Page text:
On Sunday the Ostrich returned to the park. When he saw the young lady walking there, his heart fluttered wildly, but be said to himself, "Alas, it seems that I am much too shy for love. Perhaps another time will come. Yet, surely, this has been a week well spent."

Love can be its own reward
And now for an original Ostrich poem! Remember how my OLW for 2016 is "delight?" I've been trying to bring that sense of fun and lightness to my writing!

When Ostrich Gets an Itch
by Irene Latham

When Ostrich
gets an itch
his feathers
start to twitch.

He hitches up
his wings
and buries his head
in a ditch.

And that's when
Ostrich gets

his world flips,
itch by itch
by itch.

Sky? Earth?

When Ostrich
gets an itch
he can't tell which
is which.

Thursday, February 11, 2016

In Which I Intend to Be More Like Popeye

Welcome to Spiritual Journey Thursday! Today we are discussing Leigh Ann's One Little Word: Intent.

For a long time I thought intentions were kind of like goals: I intend to be kind to others, I intend to write a book, I intend to call a friend. But then I realized those are all about the future, when my spiritual practice is about NOW. So an intention has to be rooted in the current moment, and the current moment only. Which simplifies things, doesn't it?!

The overarching purpose of my spiritual practice is to feel connected with the world, to find meaning, to experience serenity and joy in each moment. So my intent can be as simple as being open and present. Or, even better, I can bring the Buddha's Fourth Noble Truth into it. This Truth teaches us that right intention is the second step in the 8-fold path:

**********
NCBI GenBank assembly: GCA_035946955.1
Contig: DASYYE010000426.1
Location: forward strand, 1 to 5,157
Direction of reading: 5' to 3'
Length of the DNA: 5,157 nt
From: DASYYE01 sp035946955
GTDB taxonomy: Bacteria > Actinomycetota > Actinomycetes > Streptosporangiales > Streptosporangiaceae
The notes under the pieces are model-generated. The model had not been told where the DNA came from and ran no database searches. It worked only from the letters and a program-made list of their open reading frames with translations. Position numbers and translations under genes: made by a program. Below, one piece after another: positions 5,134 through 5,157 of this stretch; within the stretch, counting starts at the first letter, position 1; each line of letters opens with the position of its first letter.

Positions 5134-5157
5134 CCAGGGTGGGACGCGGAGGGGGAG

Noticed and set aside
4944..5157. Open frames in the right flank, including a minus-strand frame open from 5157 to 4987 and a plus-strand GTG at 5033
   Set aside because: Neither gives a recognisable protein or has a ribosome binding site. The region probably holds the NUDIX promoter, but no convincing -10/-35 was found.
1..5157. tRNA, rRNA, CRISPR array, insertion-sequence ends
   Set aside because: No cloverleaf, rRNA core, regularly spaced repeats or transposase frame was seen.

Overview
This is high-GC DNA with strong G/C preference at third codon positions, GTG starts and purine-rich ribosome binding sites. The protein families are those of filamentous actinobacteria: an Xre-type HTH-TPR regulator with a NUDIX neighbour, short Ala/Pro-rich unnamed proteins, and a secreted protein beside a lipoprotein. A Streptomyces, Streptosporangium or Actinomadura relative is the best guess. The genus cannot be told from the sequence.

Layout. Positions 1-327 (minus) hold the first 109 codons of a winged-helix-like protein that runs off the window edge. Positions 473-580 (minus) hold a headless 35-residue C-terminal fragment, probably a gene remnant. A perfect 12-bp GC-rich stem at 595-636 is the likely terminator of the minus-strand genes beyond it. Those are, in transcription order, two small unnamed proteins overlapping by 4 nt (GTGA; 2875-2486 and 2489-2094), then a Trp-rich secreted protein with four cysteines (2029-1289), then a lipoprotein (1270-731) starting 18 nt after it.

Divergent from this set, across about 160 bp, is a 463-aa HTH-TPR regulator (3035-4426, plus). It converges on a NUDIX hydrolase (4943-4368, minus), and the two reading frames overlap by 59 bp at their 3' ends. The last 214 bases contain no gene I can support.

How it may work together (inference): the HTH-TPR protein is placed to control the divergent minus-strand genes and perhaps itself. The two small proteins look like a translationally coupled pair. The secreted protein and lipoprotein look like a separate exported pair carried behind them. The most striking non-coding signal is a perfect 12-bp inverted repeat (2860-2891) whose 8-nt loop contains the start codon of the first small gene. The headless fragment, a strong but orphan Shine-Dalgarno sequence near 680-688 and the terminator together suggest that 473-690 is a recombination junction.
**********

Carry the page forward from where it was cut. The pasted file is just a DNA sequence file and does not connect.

Cause no harm, and treat yourself and others with Loving-kindness and compassion while seeking true happiness, that which comes from being free from grasping and clinging."

So my intent becomes this:

Be open and present.
Cause no harm.
Treat myself and others with loving kindness.
Let go of everything else.

And guess what? It's that last "letting go" part I struggle the most with. But I am trying! I love what Wayne Dyer says in his book THE POWER OF INTENTION:

Stop being offended.
Let go of your need to win.
Let go of your need to be right.
Let go of your need to be superior.
Let go of your need to have more.
Let go of identifying yourself on the basis of your achievements.
Let go of your reputation.

What I am discovering about myself is that I am really good at two things:

1. supporting causes I believe in, in absentia (I am not that good at showing up at events, but I will buy the book, donate the money, make the call, send the email!)